Shep Perkins, Co-Head of International Equity, November 12, 2012
In emerging markets, the growing strength of the domestic consumer is a powerful long-term investment theme that may benefit a variety of global companies. But while the emerging-market consumer is generally healthy, there is regional and country differentiation that is worth noting. In Brazil, the average income is above $10,000 per year, whereas in China and Indonesia, average incomes are in the $2,000 to $5,000 range.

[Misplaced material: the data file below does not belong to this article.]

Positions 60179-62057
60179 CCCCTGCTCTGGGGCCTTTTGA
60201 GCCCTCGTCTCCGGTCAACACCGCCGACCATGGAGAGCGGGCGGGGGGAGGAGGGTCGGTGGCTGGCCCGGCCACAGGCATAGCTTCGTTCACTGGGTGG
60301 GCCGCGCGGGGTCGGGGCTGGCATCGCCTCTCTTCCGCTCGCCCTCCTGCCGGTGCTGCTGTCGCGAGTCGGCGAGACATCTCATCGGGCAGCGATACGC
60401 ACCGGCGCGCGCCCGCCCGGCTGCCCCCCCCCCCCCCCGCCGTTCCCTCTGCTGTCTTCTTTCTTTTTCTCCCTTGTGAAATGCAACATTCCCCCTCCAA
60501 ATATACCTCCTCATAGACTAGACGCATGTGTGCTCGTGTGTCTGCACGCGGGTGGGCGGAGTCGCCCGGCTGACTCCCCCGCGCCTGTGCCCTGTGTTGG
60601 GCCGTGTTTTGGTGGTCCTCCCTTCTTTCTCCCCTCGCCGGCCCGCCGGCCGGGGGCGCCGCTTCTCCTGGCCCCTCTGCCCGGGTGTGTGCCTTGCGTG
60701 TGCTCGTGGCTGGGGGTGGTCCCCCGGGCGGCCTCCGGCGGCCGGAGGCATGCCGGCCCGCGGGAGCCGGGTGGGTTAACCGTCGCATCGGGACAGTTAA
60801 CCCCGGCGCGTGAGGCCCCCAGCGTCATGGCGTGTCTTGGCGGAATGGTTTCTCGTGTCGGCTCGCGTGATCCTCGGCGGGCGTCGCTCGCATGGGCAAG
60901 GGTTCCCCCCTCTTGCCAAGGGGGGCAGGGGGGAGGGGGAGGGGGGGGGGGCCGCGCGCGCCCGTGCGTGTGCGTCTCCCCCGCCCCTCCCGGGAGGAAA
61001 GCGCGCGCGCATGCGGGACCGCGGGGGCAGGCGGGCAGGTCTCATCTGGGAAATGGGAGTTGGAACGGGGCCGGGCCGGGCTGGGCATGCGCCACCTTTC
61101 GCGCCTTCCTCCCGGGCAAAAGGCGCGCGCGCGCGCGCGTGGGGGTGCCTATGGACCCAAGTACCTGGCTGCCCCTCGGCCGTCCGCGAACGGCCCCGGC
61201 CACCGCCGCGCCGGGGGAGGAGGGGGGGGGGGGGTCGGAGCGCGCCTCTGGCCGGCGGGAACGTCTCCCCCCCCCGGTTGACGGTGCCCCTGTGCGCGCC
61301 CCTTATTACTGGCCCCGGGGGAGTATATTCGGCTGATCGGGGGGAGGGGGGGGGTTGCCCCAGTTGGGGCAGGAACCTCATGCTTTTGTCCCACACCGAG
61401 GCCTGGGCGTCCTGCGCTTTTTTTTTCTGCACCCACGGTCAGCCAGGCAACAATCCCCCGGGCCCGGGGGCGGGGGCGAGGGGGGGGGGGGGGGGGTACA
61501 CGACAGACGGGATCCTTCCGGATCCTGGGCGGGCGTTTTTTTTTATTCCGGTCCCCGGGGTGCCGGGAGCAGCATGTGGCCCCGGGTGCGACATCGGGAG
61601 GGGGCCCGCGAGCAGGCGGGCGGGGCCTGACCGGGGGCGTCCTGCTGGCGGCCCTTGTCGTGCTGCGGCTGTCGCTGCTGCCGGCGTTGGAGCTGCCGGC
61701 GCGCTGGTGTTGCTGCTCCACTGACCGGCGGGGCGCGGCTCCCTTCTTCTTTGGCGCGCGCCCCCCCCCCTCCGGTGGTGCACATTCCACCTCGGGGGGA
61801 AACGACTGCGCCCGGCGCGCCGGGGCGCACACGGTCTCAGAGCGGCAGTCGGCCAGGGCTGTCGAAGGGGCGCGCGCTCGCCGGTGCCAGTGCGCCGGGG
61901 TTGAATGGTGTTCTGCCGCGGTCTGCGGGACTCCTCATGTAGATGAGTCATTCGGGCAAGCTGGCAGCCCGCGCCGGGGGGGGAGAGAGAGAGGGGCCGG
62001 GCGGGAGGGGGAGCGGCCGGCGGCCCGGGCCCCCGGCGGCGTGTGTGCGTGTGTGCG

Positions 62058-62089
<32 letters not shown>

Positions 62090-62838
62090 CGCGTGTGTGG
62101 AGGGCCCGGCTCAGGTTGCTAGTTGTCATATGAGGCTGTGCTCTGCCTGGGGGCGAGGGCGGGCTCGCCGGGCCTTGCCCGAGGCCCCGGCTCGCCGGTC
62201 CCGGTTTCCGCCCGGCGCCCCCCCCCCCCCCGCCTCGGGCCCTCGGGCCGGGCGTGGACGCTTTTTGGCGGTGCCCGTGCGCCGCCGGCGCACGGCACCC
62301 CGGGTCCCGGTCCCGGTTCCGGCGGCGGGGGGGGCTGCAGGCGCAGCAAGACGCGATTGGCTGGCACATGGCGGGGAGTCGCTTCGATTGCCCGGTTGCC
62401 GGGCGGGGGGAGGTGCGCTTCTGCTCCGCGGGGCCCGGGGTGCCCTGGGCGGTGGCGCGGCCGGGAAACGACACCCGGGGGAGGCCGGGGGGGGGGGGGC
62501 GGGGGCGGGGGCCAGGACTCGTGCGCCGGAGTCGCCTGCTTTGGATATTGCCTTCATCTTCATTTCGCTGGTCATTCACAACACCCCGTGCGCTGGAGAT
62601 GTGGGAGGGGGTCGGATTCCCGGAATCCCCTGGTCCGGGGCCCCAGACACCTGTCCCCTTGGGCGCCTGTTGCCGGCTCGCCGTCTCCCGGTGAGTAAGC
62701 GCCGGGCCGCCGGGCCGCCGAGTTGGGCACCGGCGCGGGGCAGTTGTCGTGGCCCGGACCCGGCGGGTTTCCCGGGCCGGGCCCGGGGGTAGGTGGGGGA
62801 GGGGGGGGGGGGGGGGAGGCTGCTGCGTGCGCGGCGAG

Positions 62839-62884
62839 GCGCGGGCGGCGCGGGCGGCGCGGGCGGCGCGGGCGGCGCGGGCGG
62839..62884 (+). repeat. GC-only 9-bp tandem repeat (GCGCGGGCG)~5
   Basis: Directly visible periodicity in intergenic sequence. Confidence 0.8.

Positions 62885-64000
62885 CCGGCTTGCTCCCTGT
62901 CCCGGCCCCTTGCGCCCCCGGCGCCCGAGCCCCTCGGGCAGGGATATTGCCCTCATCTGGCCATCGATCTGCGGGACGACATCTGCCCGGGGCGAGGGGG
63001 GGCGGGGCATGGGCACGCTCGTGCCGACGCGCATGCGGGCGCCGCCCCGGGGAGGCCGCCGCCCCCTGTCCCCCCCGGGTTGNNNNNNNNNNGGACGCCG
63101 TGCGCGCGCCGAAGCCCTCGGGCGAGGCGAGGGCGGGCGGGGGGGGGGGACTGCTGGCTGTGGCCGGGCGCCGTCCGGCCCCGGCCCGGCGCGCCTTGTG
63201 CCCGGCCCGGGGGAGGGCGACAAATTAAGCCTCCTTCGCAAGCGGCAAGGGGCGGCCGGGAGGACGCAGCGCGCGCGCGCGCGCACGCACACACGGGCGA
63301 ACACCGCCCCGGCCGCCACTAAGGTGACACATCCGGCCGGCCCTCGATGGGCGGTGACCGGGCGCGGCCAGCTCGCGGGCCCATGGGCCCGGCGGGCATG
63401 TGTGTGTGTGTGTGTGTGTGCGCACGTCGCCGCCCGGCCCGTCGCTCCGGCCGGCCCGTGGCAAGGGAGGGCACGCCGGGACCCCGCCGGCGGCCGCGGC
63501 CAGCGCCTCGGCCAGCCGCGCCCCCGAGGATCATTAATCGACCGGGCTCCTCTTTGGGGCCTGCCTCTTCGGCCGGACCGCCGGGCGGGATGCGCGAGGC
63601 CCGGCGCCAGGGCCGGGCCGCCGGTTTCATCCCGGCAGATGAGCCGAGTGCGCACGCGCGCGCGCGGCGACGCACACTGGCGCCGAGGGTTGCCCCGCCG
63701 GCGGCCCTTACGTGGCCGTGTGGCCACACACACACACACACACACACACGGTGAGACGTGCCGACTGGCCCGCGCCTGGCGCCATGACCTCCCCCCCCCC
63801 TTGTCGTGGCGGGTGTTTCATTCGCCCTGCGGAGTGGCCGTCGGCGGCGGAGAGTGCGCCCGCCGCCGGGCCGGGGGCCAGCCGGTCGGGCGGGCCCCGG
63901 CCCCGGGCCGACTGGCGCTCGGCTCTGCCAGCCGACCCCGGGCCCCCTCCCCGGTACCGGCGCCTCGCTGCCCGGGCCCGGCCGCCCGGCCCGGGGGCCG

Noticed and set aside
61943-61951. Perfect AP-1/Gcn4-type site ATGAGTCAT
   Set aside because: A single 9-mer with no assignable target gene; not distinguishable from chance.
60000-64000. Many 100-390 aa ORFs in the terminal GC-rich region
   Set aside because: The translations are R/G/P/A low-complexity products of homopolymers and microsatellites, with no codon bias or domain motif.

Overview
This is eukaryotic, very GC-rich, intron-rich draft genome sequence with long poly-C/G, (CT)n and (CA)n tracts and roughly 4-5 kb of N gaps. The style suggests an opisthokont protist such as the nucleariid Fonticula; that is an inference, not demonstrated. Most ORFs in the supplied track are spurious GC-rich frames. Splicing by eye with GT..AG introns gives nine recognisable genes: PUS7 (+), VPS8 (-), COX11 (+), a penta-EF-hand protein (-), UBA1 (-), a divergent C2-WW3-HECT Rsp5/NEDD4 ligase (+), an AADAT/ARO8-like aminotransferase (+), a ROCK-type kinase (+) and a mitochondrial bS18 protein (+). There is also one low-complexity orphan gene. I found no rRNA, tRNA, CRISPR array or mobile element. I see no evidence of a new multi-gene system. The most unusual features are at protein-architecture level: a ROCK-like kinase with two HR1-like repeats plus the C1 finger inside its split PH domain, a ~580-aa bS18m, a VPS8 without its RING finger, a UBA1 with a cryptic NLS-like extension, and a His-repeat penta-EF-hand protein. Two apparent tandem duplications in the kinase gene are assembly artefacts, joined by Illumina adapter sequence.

As Brazilian incomes grow — say from $10,000 to $20,000 per year — Brazilian consumers are more likely to buy bigger-ticket items, such as cars, houses, or major appliances.
As incomes grow in China or Indonesia, by contrast, from $2,000 to $4,000, consumers are more likely to spend additional money on smaller-ticket items, including personal-care products and food.
So while we expect incomes in all of these countries to continue to grow, we think it is important to understand where the real-dollar growth is likely to occur, as that will have implications for the companies that supply emerging-market consumers with a variety of goods and raw materials.